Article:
I check in with Stefan Karlsson’s blog once in a while. He is a young economist working in Sweden. Anyway, he put me onto this amazing Krugman column from 2002.
 
Has anybody ever made Keynesian thinking more transparent? And does anybody still think Krugman’s current prescriptions will be effective? More importantly, perhaps, does anybody still think the bubble was inadvertent? In How the Government Caused the Crisis I argued that the housing bubble was a deliberate Fed creation to achieve a particular political goal. To my mind, this Krugman column adds to the evidence. If Krugman could think like this, so could Bush Administration operatives — and we know that Greenspan was never anything but a tool in their hands.

Krugman and McCulley, Déjà Vu All Over Again

Courtesy of Mish

Paul Krugman says Stay the Course.

The debate over economic policy has taken a predictable yet ominous turn: the crisis seems to be easing, and a chorus of critics is already demanding that the Federal Reserve and the Obama administration abandon their rescue efforts. For those who know their history, it’s déjà vu all over again – literally.

In previous liquidity-trap episodes, policy makers gave in to these pressures far too soon, plunging the economy back into crisis. And if the critics have their way, we’ll do the same thing this time.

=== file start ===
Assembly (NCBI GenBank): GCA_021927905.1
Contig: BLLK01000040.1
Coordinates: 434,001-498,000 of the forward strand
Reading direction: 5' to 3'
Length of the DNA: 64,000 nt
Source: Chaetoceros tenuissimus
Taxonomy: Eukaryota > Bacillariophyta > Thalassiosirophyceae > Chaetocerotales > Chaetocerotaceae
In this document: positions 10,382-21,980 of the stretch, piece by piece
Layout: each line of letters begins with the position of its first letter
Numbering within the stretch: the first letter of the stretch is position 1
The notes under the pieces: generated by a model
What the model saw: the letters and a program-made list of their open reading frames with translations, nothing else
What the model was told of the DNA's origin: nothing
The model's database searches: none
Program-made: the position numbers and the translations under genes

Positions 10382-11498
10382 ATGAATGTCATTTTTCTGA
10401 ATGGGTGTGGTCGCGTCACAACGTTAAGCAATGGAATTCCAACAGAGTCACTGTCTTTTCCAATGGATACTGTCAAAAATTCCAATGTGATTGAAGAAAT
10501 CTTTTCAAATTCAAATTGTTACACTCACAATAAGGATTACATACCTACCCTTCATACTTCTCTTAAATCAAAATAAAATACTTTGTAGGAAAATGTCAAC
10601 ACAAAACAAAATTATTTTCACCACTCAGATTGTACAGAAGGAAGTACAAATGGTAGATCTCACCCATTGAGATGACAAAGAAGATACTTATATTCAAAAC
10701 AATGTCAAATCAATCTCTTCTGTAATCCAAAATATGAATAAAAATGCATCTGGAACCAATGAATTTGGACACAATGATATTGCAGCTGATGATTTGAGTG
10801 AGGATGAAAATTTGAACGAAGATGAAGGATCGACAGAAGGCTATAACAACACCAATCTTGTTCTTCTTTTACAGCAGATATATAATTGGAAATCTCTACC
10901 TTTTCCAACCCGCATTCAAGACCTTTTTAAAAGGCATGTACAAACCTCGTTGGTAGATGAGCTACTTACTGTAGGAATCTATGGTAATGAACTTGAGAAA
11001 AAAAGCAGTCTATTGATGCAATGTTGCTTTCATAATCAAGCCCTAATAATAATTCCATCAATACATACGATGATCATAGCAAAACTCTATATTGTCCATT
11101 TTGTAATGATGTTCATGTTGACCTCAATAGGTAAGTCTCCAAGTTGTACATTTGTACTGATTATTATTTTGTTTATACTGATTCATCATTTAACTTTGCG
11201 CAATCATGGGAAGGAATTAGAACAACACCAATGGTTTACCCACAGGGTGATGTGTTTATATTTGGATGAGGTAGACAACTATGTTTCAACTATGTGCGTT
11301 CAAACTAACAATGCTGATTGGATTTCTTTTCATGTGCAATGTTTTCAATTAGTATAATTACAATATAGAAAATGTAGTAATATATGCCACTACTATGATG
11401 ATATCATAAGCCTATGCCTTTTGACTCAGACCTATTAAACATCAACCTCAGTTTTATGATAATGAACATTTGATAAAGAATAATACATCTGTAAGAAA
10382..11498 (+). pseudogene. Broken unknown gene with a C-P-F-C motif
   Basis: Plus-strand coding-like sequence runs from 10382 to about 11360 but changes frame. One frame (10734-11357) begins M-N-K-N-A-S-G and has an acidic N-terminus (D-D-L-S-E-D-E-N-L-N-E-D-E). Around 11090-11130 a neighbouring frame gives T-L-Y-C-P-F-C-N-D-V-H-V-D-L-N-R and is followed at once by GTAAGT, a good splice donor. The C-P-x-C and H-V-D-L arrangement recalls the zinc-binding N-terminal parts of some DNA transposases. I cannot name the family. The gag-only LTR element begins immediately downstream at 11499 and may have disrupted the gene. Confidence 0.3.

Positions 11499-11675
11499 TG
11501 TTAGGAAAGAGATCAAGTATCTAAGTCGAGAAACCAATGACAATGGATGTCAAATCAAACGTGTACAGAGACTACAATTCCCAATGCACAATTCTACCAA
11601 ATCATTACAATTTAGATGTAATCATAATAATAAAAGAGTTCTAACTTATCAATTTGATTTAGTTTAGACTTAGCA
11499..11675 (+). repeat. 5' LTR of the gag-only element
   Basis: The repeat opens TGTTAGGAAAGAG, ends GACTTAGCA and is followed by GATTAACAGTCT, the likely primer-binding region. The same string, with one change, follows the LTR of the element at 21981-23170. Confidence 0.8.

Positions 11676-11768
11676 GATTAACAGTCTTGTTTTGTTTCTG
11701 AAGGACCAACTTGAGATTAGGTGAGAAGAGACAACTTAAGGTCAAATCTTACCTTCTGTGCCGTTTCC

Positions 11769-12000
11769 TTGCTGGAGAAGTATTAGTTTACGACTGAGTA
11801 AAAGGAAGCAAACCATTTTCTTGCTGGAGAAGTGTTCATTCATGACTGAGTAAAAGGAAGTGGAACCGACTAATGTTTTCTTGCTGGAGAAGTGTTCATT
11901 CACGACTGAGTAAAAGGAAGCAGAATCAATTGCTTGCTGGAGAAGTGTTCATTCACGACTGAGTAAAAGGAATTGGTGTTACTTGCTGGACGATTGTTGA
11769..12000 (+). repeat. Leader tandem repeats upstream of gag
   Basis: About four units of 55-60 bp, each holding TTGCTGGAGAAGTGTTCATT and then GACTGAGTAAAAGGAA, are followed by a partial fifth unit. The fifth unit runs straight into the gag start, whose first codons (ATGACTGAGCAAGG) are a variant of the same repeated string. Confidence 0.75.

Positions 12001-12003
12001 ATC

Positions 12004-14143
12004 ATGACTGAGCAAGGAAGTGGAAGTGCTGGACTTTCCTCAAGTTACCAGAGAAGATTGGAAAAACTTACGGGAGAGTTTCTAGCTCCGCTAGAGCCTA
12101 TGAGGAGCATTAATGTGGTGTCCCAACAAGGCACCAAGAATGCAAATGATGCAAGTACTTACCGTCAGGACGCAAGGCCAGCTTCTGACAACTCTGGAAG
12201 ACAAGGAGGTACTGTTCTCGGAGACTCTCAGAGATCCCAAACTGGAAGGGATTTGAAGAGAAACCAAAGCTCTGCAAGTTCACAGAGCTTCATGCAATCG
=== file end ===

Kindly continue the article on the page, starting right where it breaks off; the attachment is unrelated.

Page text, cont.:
A few months ago the U.S. economy was in danger of falling into depression. Aggressive monetary policy and deficit spending have, for the time being, averted that danger. And suddenly critics are demanding that we call the whole thing off, and revert to business as usual.

Those demands should be ignored. It’s much too soon to give up on policies that have, at most, pulled us a few inches back from the edge of the abyss.

Flashback August 2, 2002

With thanks to "CS" for sending me the link, inquiring minds are investigating what Krugman was thinking on August 2, 2002.

Please consider Dubya’s Double Dip?

A few months ago the vast majority of business economists mocked concerns about a "double dip," a second leg to the downturn. But there were a few dogged iconoclasts out


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Phil's Favorites

60/40 is Dead. Again.

 

60/40 is Dead. Again.

Courtesy of 

Doing nothing has been one of the best strategies of the last few decades.

I’m talking about the tried and true 60/40 portfolio. 60% stocks. 40% bonds. You had to rebalance, so not exactly nothing, but as close to it as you can get.

Nothing and easy, however, aren’t the same thing. You had to sit through multiple 50% crashes in the stock market. You had to sit on your hands during periods where “everyone” was getting rich. On the spectrum of easy to impossible, doing “nothing” is closer to the latter.